Failure is not an option

August 12, 2013  •  Leave a Comment

     As a photographer I like to look through photos from other photographers and particularly at photos similar in theme to mine. So I generally like to look at sports/event photos and photos of buildings, landmarks and landscapes.

     Seeing these pictures I generally have one of three reactions.

1- There’s nothing great about that. Mine are better than that.

2- That’s good, and I have pictures that look just like that.

3- Wow! Why am I even taking pictures? Mine will never look like that.

      I have these feelings probably equally, but number three tends to have a stronger effect on me than the others.

     This past weekend I went out both Saturday and Sunday and took some pictures.

     On Saturday the Buffalo Lighthouse was open to the public for tours, and my daughter and I went to see it. We waited in line for two hours, and while it was neat to go inside, and I had my camera, it wasn’t a real opportune time to get photos. I took a couple of pictures, but not much more than that. Then we traveled to Orchard Park to see the Eternal Flame in Chestnut Ridge Park. This flame, which is fed by natural gas seeping through the earth’s surface, sits behind a waterfall. A friend had told me she had never seen it, so her kids and my daughters hiked down to see the natural wonder. A good number of people came and went, so again, it was not an opportune time to get photos, but I got a couple and moved on for the day.

     At each of these places there were photographers. Photographers with thousands of dollars in equipment. One photographer with published books. Real photographers.

     Sunday morning was beautiful in Western New York, and I left the house fairly early to look for a couple of photo opportunities. The first one was a no-go (I’ll explain later). The next couple were ok, and then I went to the Canalside area of Buffalo. I have been down there a number of times, but Sunday was just about perfect. I was there for about 30 minutes, and I for the most part I was the only one there. There was one worker cleaning, and another person passed through, but that was it. I walked around and looked for photo opportunities. I found a few, and traveled back home.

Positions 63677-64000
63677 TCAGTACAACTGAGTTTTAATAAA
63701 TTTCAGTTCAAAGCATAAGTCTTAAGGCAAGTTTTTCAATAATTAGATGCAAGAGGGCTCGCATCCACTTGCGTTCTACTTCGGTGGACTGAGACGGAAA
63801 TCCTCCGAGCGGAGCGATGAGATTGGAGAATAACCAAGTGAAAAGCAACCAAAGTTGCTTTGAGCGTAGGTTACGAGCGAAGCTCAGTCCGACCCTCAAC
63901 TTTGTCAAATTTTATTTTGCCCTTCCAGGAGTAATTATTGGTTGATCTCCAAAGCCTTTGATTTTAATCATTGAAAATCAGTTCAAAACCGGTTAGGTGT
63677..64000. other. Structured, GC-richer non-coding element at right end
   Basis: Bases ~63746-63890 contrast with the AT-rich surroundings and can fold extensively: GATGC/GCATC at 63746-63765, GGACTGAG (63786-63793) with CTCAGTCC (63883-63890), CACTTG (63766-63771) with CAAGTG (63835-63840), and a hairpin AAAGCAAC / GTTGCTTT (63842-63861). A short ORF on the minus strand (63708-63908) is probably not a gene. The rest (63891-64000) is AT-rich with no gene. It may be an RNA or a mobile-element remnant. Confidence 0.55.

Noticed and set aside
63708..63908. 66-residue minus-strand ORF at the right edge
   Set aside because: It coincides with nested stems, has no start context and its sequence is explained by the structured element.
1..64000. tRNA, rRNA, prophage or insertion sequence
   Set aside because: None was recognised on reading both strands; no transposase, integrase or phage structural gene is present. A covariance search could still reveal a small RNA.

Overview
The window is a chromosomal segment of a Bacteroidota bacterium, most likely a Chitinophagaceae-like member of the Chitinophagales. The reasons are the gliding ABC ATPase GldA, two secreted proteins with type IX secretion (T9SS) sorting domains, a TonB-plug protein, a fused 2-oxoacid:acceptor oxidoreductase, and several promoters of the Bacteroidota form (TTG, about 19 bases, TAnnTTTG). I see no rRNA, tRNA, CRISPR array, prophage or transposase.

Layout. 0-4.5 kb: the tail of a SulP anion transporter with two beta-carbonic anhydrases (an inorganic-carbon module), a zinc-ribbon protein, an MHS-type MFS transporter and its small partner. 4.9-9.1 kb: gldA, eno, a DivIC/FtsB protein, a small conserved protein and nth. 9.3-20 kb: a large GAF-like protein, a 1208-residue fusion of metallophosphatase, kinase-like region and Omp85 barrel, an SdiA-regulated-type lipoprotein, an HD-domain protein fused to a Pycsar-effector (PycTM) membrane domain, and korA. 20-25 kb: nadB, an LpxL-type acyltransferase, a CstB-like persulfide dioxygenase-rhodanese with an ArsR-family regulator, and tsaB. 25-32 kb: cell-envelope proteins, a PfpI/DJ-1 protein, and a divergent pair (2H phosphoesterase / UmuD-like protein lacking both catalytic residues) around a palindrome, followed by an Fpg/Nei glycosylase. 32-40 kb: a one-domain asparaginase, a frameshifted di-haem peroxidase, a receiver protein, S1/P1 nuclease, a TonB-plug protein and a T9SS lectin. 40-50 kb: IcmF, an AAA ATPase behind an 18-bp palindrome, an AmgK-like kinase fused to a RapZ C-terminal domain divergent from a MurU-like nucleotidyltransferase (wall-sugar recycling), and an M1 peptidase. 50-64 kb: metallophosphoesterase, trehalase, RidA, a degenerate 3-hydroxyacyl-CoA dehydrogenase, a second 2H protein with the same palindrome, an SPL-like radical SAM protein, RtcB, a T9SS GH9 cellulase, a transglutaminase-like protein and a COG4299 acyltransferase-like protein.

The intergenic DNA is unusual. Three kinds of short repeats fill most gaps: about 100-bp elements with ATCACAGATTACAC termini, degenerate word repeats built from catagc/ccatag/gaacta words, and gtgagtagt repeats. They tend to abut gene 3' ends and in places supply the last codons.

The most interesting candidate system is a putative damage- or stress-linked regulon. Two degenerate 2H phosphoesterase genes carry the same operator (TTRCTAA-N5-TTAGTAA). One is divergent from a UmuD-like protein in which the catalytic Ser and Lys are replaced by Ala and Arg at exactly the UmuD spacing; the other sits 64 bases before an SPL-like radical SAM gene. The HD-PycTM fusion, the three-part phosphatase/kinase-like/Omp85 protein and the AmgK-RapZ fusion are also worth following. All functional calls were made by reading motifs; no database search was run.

And on Sunday afternoon my son’s new band was playing at a music fest in West Seneca. We went to see him play, and I brought along my camera to document the “concert”.

     Before I continue on about that event, I will go back to the third reaction I stated above. When I see absolutely beautiful photos I get a bit intimidated. I think who am I to think I can take beautiful photos? My equipment is nice, but not professional. I have stood at events next to real, professional photographers, with my consumer level equipment, and tried to look the part. And my pictures have been nice, but part of me wonders ‘should I even be there?’

     I saw a quote on Facebook on Sunday from Robert Schuller that said, “What would you attempt to do if you knew you wouldn’t fail.” I don’t think “inspirational” quotes ever really inspire people to action, but they do tend to be thought provoking, and this one stuck with me.

     So we picked my son up from work. We had his guitar and a change of clothes. He jumped in the car and said “There’s been a change of plans.”

     Apparently they had a drummer who was going to play with them that day, but he backed out and my son said that he was going to play the drums.

     I was a bit frustrated for him, and a bit upset. I reminded him that he’s not a drummer, and that they had to take this stuff seriously. They needed a better plan.

     Now my son really isn’t a drummer. He doesn’t have a drum kit. He’s never taken lessons. He’s not a drummer.

     Because it was a music fest, they had a kit set-up for all the bands to ease the changeover between sets. So with other bands there, and other drummers, he climbed up behind the kit. They did a brief sound check, and he counted out the first song by banging the drumsticks together, and the song began.

     And to my surprise he was good.  Now, I’m not a drummer. There may have been some technical mistakes, and things he missed, but not that I could hear. He was good. They were good. He was a drummer.

     “What would you attempt to do if you knew you wouldn’t fail.”

     So when I have my camera and I’m standing next to “real” photographers with my cheap lens and my consumer camera, and I take a bad picture, guess what happens. Nothing. I take a bad picture. That’s all.

     And honestly, I don’t often take too many bad pictures. I just need to celebrate my points #1 and #2 more often.

     So, in the words of the rhymin' Paul Simon, "I got a Nikon camera. I love to take a photograph..."

     Or better yet, from CSN, "Teach your parents well..."

 


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